BAGHDAD (AFP) - Haidar al-Abadi, tasked with forming Iraq's next government during a major crisis, is a former exile and long-serving MP described variously as a genial, tough, diplomatic and uncontroversial politician.
Many of those characteristics are a sharp departure from outgoing premier Nouri al-Maliki, who is opposed by Iraq's Sunni Arabs and some of his own Shi'ite community, and has defiantly insisted he is being robbed of a third term in a violation of the country's constitution.
Mr Abadi, a member of Mr Maliki's Dawa party, earned a doctorate from Manchester University in Britain, where he remained in exile for much of Saddam Hussein's rule.
Two of his brothers were arrested and executed by Saddam's regime for membership in the Dawa party, which opposed his rule, while a third was imprisoned for a decade on the same charge.
Mr Abadi, a balding man with a close-cut white beard, returned to Iraq following Saddam's overthrow in 2003 and became communications minister in the interim government set up after the dictator's fall.
Mr Abadi, who was born in 1952, was elected to parliament in 2006, chairing the Economy, Investment and Reconstruction Committee and then the Finance Committee.
He was voted deputy parliament speaker in July, before being tapped to form the government.
"Haidar is a very friendly person, very down-to-earth," said legal expert Zaid al-Ali, author of the book The Struggle For Iraq's Future.
"People... accept that he's a very easy person to speak to. You don't need to look over your shoulder after speaking with him, you don't have to be worried about disagreeing with him," Ali said.
Kirk Sowell, the Amman-based publisher of the Inside Iraqi Politics newsletter, said Mr Abadi is "a completely mainstream guy, he's kind of a grey suit."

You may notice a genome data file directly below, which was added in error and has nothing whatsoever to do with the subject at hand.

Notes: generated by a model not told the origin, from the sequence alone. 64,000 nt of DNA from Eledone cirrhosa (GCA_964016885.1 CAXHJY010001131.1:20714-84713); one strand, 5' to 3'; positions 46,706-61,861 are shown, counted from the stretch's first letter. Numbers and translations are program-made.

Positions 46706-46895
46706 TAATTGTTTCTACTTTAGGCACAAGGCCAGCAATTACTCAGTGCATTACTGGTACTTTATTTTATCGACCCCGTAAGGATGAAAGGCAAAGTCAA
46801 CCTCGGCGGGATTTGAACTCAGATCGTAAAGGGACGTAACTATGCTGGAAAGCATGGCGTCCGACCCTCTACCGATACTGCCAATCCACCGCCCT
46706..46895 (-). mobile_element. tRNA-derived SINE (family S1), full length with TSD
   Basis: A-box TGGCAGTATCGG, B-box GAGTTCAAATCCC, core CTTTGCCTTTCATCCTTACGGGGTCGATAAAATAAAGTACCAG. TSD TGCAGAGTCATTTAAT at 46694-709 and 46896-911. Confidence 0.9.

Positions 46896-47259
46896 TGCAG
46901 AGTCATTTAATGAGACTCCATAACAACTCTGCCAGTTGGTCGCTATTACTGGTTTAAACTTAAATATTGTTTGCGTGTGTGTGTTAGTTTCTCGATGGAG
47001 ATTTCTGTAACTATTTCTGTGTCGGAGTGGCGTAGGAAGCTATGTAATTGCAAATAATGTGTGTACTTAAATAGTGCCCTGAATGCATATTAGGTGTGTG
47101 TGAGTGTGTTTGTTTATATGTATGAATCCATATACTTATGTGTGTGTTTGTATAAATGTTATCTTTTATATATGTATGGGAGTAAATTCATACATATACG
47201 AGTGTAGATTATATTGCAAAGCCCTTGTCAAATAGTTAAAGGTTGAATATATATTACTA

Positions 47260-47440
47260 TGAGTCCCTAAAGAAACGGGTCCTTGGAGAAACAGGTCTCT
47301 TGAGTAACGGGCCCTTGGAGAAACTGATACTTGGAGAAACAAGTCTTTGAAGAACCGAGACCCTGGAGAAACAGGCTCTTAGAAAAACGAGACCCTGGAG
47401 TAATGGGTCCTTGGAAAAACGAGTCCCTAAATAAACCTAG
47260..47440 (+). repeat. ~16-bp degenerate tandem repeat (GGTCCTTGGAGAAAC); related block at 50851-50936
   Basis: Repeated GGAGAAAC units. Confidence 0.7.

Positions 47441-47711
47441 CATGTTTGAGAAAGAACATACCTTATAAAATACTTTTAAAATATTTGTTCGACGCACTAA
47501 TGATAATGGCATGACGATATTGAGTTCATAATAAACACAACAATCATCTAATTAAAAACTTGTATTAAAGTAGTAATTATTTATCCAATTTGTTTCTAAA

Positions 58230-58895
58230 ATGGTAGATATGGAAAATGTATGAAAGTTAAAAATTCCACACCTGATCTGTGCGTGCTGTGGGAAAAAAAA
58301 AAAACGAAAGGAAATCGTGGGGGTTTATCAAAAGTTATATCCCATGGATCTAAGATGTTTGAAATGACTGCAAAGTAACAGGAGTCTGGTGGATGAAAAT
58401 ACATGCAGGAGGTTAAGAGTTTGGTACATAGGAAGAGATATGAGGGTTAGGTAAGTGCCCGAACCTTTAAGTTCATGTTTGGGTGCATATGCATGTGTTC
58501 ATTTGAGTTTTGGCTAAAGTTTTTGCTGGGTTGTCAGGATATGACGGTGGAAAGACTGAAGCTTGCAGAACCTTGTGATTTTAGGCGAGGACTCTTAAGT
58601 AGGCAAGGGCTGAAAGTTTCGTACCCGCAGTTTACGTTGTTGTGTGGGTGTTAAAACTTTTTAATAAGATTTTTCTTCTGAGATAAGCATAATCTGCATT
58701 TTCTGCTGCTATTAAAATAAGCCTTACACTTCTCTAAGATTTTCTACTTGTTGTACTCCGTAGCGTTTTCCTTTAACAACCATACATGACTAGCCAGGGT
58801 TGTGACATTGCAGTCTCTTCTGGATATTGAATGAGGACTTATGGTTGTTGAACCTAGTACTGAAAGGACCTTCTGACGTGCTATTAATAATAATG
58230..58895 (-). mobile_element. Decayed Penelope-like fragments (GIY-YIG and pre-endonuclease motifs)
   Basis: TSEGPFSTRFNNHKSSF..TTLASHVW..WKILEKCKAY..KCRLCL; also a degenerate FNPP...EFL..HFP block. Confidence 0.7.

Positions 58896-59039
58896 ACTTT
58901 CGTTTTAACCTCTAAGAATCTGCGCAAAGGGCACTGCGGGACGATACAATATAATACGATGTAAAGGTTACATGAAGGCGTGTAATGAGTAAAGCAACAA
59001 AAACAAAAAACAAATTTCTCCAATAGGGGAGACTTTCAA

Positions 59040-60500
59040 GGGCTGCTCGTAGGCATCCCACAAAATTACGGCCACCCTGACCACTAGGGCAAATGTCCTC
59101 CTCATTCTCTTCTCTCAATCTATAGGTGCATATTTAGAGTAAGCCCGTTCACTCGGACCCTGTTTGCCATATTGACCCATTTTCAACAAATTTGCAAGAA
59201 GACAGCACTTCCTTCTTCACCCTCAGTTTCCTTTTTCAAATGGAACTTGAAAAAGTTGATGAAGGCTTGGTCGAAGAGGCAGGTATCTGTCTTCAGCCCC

"He doesn't have any enemies, he's avoided controversies," and "he's never been one to push for reform," Sowell said.
"Up until recently, he's been a Maliki surrogate," he said. "I have never seen much daylight between the two of them."
Haidar al-Khoei, an associate fellow at the Chatham House think-tank, said Mr Abadi may be a positive change from Mr Maliki.
"From what I hear from within Dawa circles, he is clearly much smarter than Maliki. He has a lot more business experience as well," Khoei said.
"He's still tough," but "he's also more diplomatic and more reconciliatory, and I think that gives him the edge in terms of being able to form a government."
If he is successful in doing so in the next 30 days, Mr Abadi will face enormous challenges as premier.
Iraq suffers from rampant corruption, has major shortfalls in basic services such as electricity and clean water, and is sharply divided along religious and ethnic lines.
But the greatest of all will be security, with jihadist-led insurgents in control of large areas of five Iraqi provinces, and hundreds of people killed in attacks each month.
Mr Maliki sought to address violence, which has been on the rise since April 2013, with military force, making little in the way of concessions to his opponents, especially members of the country's Sunni Arab minority.
But without reaching out to Iraqi Sunnis and giving them a significant stake in politics and government, it will be extremely difficult to bring the violence plaguing the country under some semblance of control.
Of the widespread challenges Mr Abadi faces, Khoei said: "I don't think it's going to be easy, but with Maliki, it will be impossible - that's the bottom line."